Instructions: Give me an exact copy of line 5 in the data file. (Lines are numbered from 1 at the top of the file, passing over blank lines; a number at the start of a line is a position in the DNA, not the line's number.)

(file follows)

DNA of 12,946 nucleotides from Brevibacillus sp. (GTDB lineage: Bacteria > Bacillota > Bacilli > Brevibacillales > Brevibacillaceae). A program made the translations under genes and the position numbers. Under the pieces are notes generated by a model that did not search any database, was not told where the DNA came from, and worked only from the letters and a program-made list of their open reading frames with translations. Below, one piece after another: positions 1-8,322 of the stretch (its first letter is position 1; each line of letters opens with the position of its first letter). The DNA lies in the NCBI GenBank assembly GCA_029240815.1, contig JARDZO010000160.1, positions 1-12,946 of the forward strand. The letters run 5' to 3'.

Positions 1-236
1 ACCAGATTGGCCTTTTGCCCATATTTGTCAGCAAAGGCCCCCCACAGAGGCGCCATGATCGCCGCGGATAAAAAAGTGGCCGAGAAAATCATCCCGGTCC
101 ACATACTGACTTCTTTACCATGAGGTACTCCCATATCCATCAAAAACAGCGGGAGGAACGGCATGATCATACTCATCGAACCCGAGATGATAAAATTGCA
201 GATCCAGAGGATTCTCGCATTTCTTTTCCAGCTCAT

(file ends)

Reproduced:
201 GATCCAGAGGATTCTCGCATTTCTTTTCCAGCTCAT